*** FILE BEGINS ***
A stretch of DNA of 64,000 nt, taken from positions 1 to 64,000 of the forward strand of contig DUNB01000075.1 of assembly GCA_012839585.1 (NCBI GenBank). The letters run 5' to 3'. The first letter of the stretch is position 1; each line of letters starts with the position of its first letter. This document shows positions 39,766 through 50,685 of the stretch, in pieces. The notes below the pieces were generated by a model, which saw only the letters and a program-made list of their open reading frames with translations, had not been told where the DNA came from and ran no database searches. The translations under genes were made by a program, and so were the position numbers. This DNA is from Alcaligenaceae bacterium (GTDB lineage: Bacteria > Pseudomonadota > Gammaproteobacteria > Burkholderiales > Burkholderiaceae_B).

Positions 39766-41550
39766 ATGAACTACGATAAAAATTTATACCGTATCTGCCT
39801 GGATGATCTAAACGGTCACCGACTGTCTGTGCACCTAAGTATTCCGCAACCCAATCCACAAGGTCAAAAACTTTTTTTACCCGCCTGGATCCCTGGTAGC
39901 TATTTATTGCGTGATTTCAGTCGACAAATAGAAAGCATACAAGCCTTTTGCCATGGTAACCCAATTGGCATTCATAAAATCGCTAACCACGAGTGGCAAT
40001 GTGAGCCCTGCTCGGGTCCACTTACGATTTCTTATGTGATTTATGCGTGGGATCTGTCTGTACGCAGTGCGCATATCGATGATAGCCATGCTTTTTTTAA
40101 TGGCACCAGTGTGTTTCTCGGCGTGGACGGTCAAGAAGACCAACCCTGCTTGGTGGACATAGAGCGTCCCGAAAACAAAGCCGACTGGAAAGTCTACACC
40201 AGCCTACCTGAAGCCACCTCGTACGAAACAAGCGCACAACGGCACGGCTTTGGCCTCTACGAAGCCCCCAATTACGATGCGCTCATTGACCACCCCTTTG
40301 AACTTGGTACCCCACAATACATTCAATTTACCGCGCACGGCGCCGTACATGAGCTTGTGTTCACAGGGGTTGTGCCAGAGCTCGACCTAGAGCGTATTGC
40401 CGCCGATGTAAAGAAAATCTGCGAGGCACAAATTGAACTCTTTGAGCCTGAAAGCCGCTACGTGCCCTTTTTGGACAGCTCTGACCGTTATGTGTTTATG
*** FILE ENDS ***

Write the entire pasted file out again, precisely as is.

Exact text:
A stretch of DNA of 64,000 nt, taken from positions 1 to 64,000 of the forward strand of contig DUNB01000075.1 of assembly GCA_012839585.1 (NCBI GenBank). The letters run 5' to 3'. The first letter of the stretch is position 1; each line of letters starts with the position of its first letter. This document shows positions 39,766 through 50,685 of the stretch, in pieces. The notes below the pieces were generated by a model, which saw only the letters and a program-made list of their open reading frames with translations, had not been told where the DNA came from and ran no database searches. The translations under genes were made by a program, and so were the position numbers. This DNA is from Alcaligenaceae bacterium (GTDB lineage: Bacteria > Pseudomonadota > Gammaproteobacteria > Burkholderiales > Burkholderiaceae_B).

Positions 39766-41550
39766 ATGAACTACGATAAAAATTTATACCGTATCTGCCT
39801 GGATGATCTAAACGGTCACCGACTGTCTGTGCACCTAAGTATTCCGCAACCCAATCCACAAGGTCAAAAACTTTTTTTACCCGCCTGGATCCCTGGTAGC
39901 TATTTATTGCGTGATTTCAGTCGACAAATAGAAAGCATACAAGCCTTTTGCCATGGTAACCCAATTGGCATTCATAAAATCGCTAACCACGAGTGGCAAT
40001 GTGAGCCCTGCTCGGGTCCACTTACGATTTCTTATGTGATTTATGCGTGGGATCTGTCTGTACGCAGTGCGCATATCGATGATAGCCATGCTTTTTTTAA
40101 TGGCACCAGTGTGTTTCTCGGCGTGGACGGTCAAGAAGACCAACCCTGCTTGGTGGACATAGAGCGTCCCGAAAACAAAGCCGACTGGAAAGTCTACACC
40201 AGCCTACCTGAAGCCACCTCGTACGAAACAAGCGCACAACGGCACGGCTTTGGCCTCTACGAAGCCCCCAATTACGATGCGCTCATTGACCACCCCTTTG
40301 AACTTGGTACCCCACAATACATTCAATTTACCGCGCACGGCGCCGTACATGAGCTTGTGTTCACAGGGGTTGTGCCAGAGCTCGACCTAGAGCGTATTGC
40401 CGCCGATGTAAAGAAAATCTGCGAGGCACAAATTGAACTCTTTGAGCCTGAAAGCCGCTACGTGCCCTTTTTGGACAGCTCTGACCGTTATGTGTTTATG